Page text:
Digitalization, which was already being undertaken for many businesses across various sectors, accelerated during the pandemic. This increased speed of Digitalization will continue to drive increased demands across both technology and marketing-related functions within many companies.
Do you think the new work from home phenomenon can transform the job market? How do you see the overall impact of this new form of WFH?
There will definitely be a shift towards work from home on varying levels across most businesses where possible. During this period, many employees have become more used to the concept of working from home and enjoyed the flexibility and time with family it affords them. According to a survey we conducted in April to May this year, 84 percent of employees we surveyed said that they would like to work from home at least twice a month and more than 50 percent hoped to work from home at least once a week. The survey also revealed that most employers and employees felt that productivity levels were maintained or increased when employees are working from home.
Additionally, most businesses will benefit from significant cost savings generated by reduced office space requirements should employees not be required to come in every day. As such, there is a potential win-win for both employers and employees in continuing with some form of flexible working arrangements and hybrid work environments in the post-pandemic era. Given this, we expect that it’s unlikely that most office-based businesses will return to a traditional office environment where employees are expected to come in every day of the week from 9 to 5.
Do you think organizations need to invest in effective long-term remote-working foundations and revamp their upskilling approaches by embracing an agile approach to strategic workforce planning?
To cope with the sudden transition to work-from-home arrangements during COVID-19, many businesses have already put in place remote-working technologies. Depending on their long-term approach to flexible working, businesses may also need to create a permanent work-from-home platform for their employees. This will require further investment in technology and increased levels of trust and autonomy in many cases.
Prospective employees will certainly be factoring in flexible working arrangements into their considerations when on the lookout for a new role, particularly if they are currently enjoying such benefits. Flexible working arrangements were already a key driver for many employees pre-pandemic and this only increased post-pandemic. Employers will be at a competitive disadvantage if they don’t offer this moving forward.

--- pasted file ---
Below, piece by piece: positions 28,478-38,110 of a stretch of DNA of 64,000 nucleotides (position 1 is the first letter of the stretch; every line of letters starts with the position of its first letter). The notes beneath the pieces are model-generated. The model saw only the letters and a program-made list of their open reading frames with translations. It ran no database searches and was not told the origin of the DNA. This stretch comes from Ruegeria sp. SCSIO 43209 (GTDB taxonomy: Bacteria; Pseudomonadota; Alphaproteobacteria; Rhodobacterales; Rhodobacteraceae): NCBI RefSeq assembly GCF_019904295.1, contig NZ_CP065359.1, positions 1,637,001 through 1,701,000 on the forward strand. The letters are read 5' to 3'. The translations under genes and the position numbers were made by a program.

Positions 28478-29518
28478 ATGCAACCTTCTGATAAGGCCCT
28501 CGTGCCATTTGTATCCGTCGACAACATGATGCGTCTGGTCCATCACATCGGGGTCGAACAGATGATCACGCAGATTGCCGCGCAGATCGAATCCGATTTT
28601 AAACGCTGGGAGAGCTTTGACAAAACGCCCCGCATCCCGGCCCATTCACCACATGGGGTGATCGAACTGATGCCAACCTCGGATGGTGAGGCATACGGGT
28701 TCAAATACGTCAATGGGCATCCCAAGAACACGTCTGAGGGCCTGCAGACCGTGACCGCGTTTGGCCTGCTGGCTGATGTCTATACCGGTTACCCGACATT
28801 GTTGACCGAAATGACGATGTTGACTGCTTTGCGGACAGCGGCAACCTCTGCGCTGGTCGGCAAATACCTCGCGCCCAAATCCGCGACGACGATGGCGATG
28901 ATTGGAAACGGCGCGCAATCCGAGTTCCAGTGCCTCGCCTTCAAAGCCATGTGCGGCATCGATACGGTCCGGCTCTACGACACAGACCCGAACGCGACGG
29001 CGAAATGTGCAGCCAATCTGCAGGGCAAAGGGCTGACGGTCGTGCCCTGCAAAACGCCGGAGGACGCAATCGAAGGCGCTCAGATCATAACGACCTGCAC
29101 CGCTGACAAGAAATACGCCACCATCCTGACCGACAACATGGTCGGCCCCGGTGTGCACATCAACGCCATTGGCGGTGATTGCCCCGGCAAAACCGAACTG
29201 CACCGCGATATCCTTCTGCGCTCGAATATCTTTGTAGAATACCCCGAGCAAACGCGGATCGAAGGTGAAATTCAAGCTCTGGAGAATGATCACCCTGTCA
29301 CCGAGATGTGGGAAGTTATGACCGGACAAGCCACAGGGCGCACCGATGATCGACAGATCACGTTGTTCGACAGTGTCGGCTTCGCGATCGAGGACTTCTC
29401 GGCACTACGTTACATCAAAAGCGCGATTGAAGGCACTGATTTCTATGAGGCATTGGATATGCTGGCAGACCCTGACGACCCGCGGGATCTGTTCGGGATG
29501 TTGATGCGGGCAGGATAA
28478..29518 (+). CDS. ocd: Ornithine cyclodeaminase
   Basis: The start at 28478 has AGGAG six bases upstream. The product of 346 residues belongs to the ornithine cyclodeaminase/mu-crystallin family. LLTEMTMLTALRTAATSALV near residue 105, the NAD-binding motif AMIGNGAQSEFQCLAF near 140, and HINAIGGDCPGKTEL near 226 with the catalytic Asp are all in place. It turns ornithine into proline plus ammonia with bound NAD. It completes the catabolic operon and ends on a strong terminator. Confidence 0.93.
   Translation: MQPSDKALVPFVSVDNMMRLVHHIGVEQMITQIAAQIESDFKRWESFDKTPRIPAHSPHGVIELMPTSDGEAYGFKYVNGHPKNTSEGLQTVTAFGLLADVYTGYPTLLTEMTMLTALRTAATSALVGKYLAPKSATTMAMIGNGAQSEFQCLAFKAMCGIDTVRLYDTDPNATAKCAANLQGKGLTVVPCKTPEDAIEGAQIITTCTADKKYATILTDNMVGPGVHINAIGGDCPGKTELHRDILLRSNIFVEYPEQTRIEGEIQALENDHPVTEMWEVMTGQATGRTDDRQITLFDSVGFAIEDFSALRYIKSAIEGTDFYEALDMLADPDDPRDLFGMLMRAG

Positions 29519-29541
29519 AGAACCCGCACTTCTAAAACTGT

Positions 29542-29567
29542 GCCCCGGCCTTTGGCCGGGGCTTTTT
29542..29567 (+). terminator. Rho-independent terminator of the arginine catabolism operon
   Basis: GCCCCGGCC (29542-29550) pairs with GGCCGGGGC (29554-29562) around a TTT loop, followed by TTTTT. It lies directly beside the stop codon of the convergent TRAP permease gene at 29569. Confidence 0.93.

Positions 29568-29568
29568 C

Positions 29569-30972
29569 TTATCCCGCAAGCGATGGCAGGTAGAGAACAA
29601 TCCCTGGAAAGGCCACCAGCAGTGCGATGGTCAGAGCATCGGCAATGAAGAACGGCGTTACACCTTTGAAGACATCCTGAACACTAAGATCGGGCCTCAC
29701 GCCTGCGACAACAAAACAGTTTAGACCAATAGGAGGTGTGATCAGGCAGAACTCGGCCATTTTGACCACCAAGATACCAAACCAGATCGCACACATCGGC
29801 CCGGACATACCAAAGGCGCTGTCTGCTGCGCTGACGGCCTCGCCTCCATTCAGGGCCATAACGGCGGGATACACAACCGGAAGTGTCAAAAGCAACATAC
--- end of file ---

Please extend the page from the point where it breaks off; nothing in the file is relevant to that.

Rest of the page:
On the HR end, companies will need to make changes to their onboarding, training, strategic workforce planning programs. Other areas that will require change include talent retention strategies, employer culture building and talent development programs.
What's your advice to the millions of workers who are now jobless? How can we help ease off the greater burden of the out-of-the-work community?
For many of those who are jobless, they should be taking this time to focus on upskilling and/or re-skilling themselves. Although it may be hard to do so, keeping a positive mindset and trying to see it as an opportunity to grow or diversify your skill set is crucial. I would advise individuals to consider picking up skills related to the growing markets across healthcare, education, technology and digitalization if possible. Taking advantage of any government-related training or grants where available would be the best way to do this. In Singapore, these could be SkillsFuture credits, or any of the government training programs put in place.
It is also important to identify and tap on all the resources available. Reach out to your friends and family, attend virtual networking activities, look out for relevant jobs on LinkedIn and make sure your applications to jobs are tailored.
This willingness to learn and adapt coupled with your resourcefulness will go a long way when applying for new jobs as well. Employers will view these as evidence of resilience and grit. It’s a particularly trying time for many people both professionally and personally but try to remember that things will get better over time and we will all emerge stronger, wiser and closer together as a community once the pandemic is over.
Read more such stories from the September issue of our e-magazine on 'Jobs: Now & Beyond’